Review of Previous Efforts—Initial, Expanded Buybacks
Under the provisions of the Emergency Supplemental Appropriations Act of 1994, $2 million was made available as part of the Northeast Fisheries Assistance Program for a pilot program called the Fishing Capacity Reduction Demonstration Program (pilot program). The purpose of that pilot program was to test an approach for permanently reducing the fishing capacity in the Northeast multispecies fishery. On October 11, 1995, NOAA announced that 114 vessel Start Printed Page 17670owners, with vessels worth over $52 million and representing 31 percent of the active groundfish capacity, applied to participate in the pilot program. Under the pilot program, vessel owners submitted bids, that is--the price at which he/she would be willing to forfeit all Federal fishing permits and render the vessel unable to fish. The criterion for selection was the ratio of the bid to the vessel’s revenues from groundfish during a specified period. NOAA made grant awards to 11 vessel owners totaling $1.89 million. In addition to the 11 Federal multispecies limited access fishing permits surrendered under the pilot program, an additional 15 limited access fishing permits for the summer flounder, ocean quahog, squid, mackerel, and butterfish fisheries were retired.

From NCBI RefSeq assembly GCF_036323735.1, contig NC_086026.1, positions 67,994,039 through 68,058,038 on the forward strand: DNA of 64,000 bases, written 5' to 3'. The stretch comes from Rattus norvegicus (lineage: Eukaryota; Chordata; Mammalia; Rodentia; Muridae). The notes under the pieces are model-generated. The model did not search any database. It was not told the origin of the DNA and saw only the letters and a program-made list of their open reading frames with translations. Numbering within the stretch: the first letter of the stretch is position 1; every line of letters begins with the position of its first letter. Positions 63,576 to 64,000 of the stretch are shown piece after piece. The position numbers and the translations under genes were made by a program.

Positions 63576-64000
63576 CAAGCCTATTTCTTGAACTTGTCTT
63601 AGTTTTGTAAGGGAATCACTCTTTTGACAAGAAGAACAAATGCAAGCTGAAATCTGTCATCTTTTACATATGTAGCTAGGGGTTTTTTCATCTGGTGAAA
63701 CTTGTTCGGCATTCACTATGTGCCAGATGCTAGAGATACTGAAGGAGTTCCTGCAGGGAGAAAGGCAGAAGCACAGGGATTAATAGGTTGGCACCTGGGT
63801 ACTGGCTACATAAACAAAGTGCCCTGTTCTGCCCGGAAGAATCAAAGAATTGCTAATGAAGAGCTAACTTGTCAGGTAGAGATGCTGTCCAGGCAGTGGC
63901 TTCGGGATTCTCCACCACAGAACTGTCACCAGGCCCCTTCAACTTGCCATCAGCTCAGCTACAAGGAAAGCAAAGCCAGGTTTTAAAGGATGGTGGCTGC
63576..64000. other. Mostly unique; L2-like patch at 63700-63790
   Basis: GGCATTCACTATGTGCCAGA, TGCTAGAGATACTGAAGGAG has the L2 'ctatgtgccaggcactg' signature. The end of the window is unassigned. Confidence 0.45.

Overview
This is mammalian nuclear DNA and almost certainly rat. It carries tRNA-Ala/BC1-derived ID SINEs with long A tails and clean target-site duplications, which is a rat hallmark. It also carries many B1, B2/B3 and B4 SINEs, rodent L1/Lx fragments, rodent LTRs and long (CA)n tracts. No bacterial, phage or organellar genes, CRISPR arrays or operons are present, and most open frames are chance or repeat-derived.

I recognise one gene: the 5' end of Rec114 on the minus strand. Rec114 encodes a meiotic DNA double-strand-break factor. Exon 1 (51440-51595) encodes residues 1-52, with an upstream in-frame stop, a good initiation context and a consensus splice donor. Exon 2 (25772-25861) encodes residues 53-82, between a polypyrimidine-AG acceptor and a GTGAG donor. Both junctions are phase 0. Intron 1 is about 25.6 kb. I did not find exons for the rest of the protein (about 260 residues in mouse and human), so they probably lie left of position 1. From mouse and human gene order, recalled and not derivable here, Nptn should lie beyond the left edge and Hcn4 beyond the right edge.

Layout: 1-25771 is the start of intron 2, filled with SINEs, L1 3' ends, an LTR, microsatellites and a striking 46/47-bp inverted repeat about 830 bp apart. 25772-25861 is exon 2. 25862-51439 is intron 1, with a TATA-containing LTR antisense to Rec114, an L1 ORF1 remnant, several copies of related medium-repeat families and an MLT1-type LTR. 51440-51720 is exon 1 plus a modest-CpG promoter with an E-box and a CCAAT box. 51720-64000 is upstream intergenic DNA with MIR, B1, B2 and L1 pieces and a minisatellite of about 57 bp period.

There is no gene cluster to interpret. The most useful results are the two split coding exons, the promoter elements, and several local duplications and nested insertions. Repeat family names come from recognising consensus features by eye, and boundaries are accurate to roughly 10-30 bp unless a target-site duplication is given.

The pilot project demonstrated that industry interest in a buy-out was high, and the project seemed to be favorably received by the public. Between September 1996 and May 1998, the program was expanded with very few changes to procedures or selection criteria, and $23 million was awarded to remove an additional 68 vessels from the multispecies fishery, bringing the total number of vessels removed to 79. As with the pilot project, many other limited access permits were forfeited.
In a June 2000 report to the House Committee on Resources, the Government Accounting Office (GAO) presented an analysis of the fishery buyback programs in New England, the Bering Sea, and Washington State, specifically commenting on the New England program as follows:
[The] New England buyback removed 79 vessels that accounted for 19 percent of the groundfish catch in that fishery. However, 62 additional vessels have become active since the buyback because no steps were taken during the program to prevent previously inactive vessels from engaging in fishing. These vessels have begun to erode the capacity reductions made by the buyback because they have replaced fishing capacity by as much as two-thirds of that purchased through the buyback. (p. 4)
One concern regarding subsequent buyout programs is that, as in the past, previously unutilized capacity or CPH multispecies permits will be activated by the industry to replace any active permits that may be removed through the buyback program and little net reduction in capacity utilization will be realized. GAO recommended that NMFS design future buyback programs to restrict the use of unused permits in the buyback fishery with excess fishing capacity and identify mechanisms to minimize the incentives to increase fishing capacity in a buyback fishery.